West Philly

Should be ready next fall

It wasn't so long ago that we first told you about plans to demolish engineering labs at 34th & Lancaster and replace them with a large mixed-use student housing building, ostensibly for Drexel kids. About a year ago, those efforts got underway and when we checked back here in January the building process was just getting underway. We passed by last week, and were really impressed by the progress that's taken place at the site in as this year has rolled along. We didn't even need to pass by actually, we could see the building from blocks away.

This thing is pretty tall

The project, now called the Summit at University City is being built by American Campus, the same company that recently built the Chestnut Square development nearby. These guys have done almost a hundred student housing projects around the country, and have pretty much perfected the art. This might explain, in part, the rapid pace of construction.

Refreshing to see this

Too often, as West Philly has seen more than its share of new student housing rise over the last several years, developers have skimped on the design side of things, opting for function over form. It's not that the new apartment buildings in the neighborhood are unattractive per se, but looking at many of them in the context of the gorgeous Victorian homes nearby makes them look terribly plain in comparison. And while we generally don't care about uniformity on a block in terms of height or appearance, we're perhaps a little more sensitive on the west side of the Schuylkill, given the elevated architecture on so many blocks.

On the 4200 block of Chester Ave., we were excited to share the news a couple of months ago that a new apartment building would fit in very well with the adjacent twin, and have a compatible look with many other homes on the block. Today, we have another example of home that will purposefully fit in with its neighbor, this time at 33rd & Baring.

How didn't we know about this?

The Porch at 30th Street Station, now a couple of years old, has been a big success story for University City District. The public plaza replaced a sad stretch in front of our main train station, with events and food trucks adding life to the landscaped streetscape. It's been great for travelers, commuters, and the thousands who work at the IRS building across the street.

30th Street Station and the Porch
IRS Building across the street

We confess, we didn't expect any more public spaces to pop up over here, but that's exactly what's happened. Thanks to a solid tip from a reader, we visited a new green space that's appeared on the eastern side of the IRS building, where there was previously a giant hole that peered down upon I76. We can't seem to find any information or press about it, but we were really impressed with this newly landscaped area on land that was rescued from oblivion.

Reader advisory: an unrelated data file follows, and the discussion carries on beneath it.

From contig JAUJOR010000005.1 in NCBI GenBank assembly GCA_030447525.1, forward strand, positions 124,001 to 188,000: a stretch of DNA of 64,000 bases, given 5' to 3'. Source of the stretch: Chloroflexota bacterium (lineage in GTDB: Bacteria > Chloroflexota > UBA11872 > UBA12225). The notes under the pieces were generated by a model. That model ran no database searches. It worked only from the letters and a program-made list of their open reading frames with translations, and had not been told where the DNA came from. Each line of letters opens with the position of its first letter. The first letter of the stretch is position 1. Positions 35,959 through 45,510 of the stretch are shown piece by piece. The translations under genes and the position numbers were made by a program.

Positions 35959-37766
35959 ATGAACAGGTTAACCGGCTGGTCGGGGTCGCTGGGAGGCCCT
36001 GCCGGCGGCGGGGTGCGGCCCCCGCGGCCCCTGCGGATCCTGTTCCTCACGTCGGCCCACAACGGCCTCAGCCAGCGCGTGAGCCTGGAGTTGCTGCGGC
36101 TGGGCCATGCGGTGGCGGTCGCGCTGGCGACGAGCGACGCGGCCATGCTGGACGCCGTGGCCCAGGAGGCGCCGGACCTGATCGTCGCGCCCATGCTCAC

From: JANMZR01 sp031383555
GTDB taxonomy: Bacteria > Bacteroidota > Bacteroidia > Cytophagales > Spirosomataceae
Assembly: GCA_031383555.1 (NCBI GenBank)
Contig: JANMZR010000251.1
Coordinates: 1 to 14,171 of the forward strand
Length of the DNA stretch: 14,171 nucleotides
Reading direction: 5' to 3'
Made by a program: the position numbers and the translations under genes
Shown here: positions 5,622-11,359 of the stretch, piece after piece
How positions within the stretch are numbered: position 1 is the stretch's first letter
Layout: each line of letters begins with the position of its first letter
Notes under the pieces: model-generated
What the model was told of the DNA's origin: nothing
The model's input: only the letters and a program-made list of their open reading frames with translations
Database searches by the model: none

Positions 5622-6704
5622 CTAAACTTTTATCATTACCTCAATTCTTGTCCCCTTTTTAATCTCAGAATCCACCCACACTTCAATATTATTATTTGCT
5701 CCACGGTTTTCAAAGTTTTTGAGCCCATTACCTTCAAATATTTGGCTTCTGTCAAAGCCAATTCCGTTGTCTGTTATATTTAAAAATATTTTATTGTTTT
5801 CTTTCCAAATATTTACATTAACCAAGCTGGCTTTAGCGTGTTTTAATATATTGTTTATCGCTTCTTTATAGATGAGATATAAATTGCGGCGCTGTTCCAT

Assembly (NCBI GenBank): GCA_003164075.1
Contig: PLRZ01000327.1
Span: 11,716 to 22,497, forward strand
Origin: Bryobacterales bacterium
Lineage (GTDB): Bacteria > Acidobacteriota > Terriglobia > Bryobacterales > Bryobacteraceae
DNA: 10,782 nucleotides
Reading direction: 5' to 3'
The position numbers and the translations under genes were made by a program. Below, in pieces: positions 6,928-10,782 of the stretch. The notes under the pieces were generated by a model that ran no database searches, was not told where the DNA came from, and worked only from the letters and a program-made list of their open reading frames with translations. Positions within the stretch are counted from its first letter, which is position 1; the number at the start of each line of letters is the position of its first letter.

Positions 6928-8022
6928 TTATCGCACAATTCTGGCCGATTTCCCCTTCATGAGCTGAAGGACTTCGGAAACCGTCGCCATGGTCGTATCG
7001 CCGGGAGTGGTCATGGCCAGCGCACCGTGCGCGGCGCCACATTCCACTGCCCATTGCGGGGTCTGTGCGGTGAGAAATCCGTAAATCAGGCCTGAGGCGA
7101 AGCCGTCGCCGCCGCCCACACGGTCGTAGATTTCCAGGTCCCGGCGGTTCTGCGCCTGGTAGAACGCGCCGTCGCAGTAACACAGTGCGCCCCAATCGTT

Nothing we can do though

Two summers past, we were jonesing for a Slurpee while in West Philly, and visited the 7-11 at 38th & Chestnut with frozen satisfaction in mind. Alas, when we got to the convenience store, we were shocked to see it closed forever, wondering aloud when we'd ever seen a 7-11 close its doors. We shrugged, moved on with life, and expected we'd eventually hear about some major mixed-use project for the parcel, considering its location in the middle of Penn's campus. Time passed, and we revisted this corner again this past summer, sharing the surprising news that the building was simply getting renovated into a Santander bank branch. That effort is now complete.

Eight units replacing it

A reader recently tipped us off to the ongoing demolition at 245 S. 45th St. in Spruce Hill. Seeing the opportunity to snap some photos and enjoy a huge sandwich from Koch's as a bonus, we made our way over there and discovered an old home which was surely once very beautiful is indeed getting torn down. According to our tipster, the property was in deteriorating condition for years until it was finally sold to Glasburg Properties earlier this year for a wild sum of $275K.

Demolition ongoing

Why, you may ask, why would a developer lay out that kind of cash money for a West Philly property that needs to be torn down? The answer is quite simple. The home stood on a huge parcel that stretches back almost two hundred feet and allows for eight units by right in a new construction building. And in a neighborhood where college or graduate student housing is all the rage, the price tag, even with the demolition, doesn't seem quite so unreasonable. Especially when you consider the zoning challenges in this area.

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